Friday, January 30, 2009

President Moves Closer to Organized Labor - We Need to Move Closer to Our Employees

Below are some remarks made today by President Obama at a signing ceremony for certain Labor Executive Orders . . .

“I also believe that we have to reverse many of the policies towards organized labor that we've seen these last eight years, policies with which I've sharply disagreed. I do not view the labor movement as part of the problem, to me it's part of the solution. (Applause.) We need to level the playing field for workers and the unions that represent their interests, because we know that you cannot have a strong middle class without a strong labor movement. We know that strong, vibrant, growing unions can exist side by side with strong, vibrant and growing businesses. This isn't a either/or proposition between the interests of workers and the interests of shareholders. That's the old argument. The new argument is that the American economy is not and has never been a zero-sum game. When workers are prospering, they buy products that make businesses prosper. We can be competitive and lean and mean and still create a situation where workers are thriving in this country.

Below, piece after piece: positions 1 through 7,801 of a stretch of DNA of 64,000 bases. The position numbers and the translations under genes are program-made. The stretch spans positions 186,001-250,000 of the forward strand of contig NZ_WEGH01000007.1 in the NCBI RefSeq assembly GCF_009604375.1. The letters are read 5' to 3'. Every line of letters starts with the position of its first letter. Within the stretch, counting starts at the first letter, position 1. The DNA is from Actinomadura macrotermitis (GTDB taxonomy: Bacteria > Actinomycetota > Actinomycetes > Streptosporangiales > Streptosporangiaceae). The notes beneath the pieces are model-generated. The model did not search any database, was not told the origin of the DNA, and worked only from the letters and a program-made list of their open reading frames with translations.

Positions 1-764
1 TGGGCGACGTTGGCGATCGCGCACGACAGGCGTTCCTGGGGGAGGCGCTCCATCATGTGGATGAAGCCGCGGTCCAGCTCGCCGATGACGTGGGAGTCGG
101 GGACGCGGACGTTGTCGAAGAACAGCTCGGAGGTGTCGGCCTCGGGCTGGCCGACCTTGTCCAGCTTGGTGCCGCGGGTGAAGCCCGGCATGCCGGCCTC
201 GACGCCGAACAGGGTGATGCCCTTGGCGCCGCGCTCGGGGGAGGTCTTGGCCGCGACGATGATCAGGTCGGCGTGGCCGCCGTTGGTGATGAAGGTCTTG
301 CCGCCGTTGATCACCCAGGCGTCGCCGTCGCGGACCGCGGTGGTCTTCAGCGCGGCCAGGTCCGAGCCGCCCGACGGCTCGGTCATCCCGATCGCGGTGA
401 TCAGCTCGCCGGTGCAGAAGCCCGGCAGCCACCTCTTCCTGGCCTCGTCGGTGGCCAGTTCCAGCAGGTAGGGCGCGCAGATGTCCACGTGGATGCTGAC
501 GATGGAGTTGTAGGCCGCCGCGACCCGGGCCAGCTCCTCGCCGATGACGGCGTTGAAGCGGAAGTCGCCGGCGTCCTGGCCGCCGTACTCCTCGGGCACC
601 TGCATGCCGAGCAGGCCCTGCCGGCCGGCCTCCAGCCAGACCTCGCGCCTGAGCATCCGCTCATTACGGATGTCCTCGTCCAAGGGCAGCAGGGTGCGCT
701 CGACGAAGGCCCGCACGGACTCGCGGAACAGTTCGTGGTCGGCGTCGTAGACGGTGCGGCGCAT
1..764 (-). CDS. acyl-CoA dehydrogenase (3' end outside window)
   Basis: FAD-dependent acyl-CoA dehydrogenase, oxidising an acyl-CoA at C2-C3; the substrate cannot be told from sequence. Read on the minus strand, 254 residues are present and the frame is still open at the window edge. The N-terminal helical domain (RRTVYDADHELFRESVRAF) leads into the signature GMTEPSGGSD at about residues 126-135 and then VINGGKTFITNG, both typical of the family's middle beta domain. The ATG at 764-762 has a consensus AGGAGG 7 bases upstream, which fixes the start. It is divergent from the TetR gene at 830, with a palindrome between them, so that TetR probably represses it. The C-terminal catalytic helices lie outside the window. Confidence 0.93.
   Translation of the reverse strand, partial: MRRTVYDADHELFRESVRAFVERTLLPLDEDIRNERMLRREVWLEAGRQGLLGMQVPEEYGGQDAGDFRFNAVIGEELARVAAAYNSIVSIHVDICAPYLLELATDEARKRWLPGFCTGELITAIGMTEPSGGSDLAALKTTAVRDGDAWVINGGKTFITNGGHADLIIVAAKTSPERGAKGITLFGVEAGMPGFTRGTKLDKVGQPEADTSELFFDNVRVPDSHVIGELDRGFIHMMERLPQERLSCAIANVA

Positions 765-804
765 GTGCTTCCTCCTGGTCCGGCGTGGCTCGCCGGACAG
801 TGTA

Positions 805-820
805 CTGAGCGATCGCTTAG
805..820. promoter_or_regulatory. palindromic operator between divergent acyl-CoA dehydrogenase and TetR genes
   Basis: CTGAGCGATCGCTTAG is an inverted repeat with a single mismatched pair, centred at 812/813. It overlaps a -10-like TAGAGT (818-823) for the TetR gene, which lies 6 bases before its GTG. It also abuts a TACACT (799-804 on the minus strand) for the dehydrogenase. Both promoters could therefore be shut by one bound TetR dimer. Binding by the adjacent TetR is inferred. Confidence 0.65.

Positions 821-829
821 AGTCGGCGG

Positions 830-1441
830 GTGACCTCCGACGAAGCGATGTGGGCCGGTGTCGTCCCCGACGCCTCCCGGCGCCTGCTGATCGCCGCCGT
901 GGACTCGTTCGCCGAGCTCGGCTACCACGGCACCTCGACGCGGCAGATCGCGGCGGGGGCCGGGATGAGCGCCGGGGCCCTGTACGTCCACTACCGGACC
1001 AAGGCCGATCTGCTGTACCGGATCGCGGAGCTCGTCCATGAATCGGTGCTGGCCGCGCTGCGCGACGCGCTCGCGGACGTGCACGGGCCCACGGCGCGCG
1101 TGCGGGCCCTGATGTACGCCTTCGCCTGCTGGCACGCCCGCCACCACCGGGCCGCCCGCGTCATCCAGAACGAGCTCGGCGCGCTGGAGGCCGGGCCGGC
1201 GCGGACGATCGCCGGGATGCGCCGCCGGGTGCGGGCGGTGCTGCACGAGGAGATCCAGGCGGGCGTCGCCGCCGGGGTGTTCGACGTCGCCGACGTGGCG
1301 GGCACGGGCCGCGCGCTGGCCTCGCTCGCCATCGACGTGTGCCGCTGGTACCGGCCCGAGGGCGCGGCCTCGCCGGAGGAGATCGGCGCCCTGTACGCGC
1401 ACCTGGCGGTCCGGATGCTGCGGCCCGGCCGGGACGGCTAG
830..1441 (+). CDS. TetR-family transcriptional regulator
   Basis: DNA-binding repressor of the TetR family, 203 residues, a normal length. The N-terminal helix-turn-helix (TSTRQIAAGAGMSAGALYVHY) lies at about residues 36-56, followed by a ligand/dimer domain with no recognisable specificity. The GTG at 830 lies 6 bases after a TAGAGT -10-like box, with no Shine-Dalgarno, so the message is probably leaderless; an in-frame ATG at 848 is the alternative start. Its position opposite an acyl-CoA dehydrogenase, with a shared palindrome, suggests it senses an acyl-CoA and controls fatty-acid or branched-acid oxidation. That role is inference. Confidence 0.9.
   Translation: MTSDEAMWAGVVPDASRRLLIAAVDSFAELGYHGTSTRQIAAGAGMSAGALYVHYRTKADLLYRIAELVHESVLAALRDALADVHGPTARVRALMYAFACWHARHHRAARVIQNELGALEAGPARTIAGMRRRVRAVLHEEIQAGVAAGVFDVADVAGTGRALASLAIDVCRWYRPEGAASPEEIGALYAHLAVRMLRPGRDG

"So I'm going to be signing three executive orders designed to ensure that federal contracts serve taxpayers efficiently and effectively. One of these orders is going to prevent taxpayer dollars from going to reimburse federal contractors who spend money trying to influence the formation of unions. We will also require that federal contractors inform their employees of their rights under the National Labor Relations Act. Federal labor laws encourage collective bargaining, and employees should know their rights to avoid disruption of federal contracts.”

This is unfortunate for American business and American employees and preliminary to the real goal of organized labor for the last 30 years -- to eliminate the secret ballot election which provides employees an opportunity to express an informed choice after hearing both sides, not just the side of organized labor. Under EFCA (the misnamed "Employee Free Choice Act," employers would have to recognize a union if that union was able to get 50% +1 of their employees to sign union cards. In many cases employers don't even know its happening until well more than 50% are signed up.

What is ironic is that organized labor, who wants their own bailout in the form of EFCA, won 61% of the secret ballot elections they petitioned for last year and for the last two years in a row the percentage of workers who are represented has gone up, not down.

I will be speaking on EFCA and how employers can retain their rights to express themselves and employees keep the right to a secret ballot in trainings I will be providing for individual employers and industry associations. I will begin this effort in February and it will extend at least the ultimate outcome on the EFCA legislation. If your company has an interest in how to avoid this damaging legislation and its effects, contact me at: 214-432-5701.